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Catfish

The catfish family (Ictaluridae) is represented by 37 species, all in North America. However, when most people think of catfish, they are usually referring to the three largest members of the family: channel catfish (Ictalurus punctatus), blue catfish (Ictalurus furcatus), and flathead catfish (Pylodictus olivaris).
The channel catfish has traditionally been the species most commonly stocked into ponds. The reasons for the popularity of channel catfish are varied and many. They are easy to catch, attain large sizes, readily train to artificial feed, adapt well to almost any environment, and make fine table fare. Also, catfish generally do not reproduce well in ponds that contain bass, so they are not likely to overpopulate; provided they are stocked at a low density.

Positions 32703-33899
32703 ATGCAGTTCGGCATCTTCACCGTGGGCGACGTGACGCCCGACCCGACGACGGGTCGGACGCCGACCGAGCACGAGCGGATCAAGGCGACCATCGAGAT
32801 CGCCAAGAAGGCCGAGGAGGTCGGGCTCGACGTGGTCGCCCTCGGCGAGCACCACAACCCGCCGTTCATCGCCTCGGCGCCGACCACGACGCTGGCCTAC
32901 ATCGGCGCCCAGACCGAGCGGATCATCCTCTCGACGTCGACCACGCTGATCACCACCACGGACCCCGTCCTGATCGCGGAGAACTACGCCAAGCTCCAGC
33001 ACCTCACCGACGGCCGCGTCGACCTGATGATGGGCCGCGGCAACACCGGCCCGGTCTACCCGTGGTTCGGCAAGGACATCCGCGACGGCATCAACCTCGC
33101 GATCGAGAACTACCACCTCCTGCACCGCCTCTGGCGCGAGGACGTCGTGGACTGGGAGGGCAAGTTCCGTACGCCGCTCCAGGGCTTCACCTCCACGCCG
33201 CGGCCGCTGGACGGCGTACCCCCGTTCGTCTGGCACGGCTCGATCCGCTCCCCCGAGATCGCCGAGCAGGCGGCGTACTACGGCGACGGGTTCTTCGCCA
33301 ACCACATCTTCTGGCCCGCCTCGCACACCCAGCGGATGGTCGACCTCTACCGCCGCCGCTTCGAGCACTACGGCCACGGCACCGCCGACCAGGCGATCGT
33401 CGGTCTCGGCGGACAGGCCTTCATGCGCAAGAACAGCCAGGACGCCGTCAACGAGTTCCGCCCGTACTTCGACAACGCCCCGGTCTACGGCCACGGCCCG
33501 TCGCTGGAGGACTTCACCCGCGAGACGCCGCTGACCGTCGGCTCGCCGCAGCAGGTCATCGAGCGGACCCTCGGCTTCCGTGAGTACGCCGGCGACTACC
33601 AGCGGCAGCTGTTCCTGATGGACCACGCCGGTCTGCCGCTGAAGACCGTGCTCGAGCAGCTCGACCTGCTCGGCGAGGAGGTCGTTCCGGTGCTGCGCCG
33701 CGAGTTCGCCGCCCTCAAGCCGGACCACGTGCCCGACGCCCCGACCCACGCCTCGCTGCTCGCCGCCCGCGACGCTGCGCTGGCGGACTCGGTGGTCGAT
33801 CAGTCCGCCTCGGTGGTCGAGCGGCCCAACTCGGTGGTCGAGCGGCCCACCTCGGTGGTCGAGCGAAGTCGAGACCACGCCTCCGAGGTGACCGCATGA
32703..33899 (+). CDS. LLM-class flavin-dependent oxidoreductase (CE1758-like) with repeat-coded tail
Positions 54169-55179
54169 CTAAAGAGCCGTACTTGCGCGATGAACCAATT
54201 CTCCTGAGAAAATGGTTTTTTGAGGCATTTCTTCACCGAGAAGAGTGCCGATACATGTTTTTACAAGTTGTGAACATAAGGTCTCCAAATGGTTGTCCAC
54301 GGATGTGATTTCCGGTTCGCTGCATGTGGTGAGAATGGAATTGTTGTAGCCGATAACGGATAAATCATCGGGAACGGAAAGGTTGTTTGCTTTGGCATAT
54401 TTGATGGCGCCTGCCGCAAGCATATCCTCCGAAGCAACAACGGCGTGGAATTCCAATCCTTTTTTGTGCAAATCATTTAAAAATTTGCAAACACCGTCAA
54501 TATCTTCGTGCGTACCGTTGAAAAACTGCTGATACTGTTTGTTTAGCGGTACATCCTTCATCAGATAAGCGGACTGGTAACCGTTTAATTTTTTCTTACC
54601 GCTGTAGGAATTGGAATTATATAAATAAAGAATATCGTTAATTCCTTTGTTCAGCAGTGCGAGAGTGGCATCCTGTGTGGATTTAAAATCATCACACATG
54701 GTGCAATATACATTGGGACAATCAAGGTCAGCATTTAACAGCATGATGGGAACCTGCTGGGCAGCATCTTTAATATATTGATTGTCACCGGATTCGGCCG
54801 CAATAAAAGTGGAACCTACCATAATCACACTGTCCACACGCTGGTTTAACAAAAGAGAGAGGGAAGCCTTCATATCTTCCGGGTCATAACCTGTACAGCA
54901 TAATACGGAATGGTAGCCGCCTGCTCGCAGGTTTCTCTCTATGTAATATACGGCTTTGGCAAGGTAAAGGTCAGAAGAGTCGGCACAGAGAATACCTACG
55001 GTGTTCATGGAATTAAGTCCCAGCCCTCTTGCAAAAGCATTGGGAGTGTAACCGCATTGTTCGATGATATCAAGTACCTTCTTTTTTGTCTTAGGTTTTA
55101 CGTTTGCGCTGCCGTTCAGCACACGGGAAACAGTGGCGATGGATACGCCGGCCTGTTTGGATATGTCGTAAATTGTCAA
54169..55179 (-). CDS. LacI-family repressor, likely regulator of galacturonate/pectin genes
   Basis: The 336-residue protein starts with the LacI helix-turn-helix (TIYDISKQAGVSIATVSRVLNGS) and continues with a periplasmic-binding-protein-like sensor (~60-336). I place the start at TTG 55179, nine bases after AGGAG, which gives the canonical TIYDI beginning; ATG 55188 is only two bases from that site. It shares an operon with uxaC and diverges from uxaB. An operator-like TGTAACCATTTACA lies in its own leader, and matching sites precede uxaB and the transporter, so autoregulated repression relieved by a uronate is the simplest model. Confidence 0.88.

The common belief about catfish is that ol' Mr. Whiskers scavenges off the pond's bottom and will eat just about anything that he can swallow. While it is true that catfish are not picky eaters, most pond owners do not realize how they compete with bass and bluegill for food. Catfish will eat things that are dead and alive, including minnows and insects. They also can be voracious around automated fish feeders. If you aggressively harvest catfish, they aren't terrible additions to your pond's fish community. The problem with catfish is that they get quite large. And their appetites grow right along with them. So they keep growing, often at the expense of bass and bluegill. Our philosophy on catfish is this: If you really like to fish for catfish, stock them in low numbers and harvest them before they get too big.
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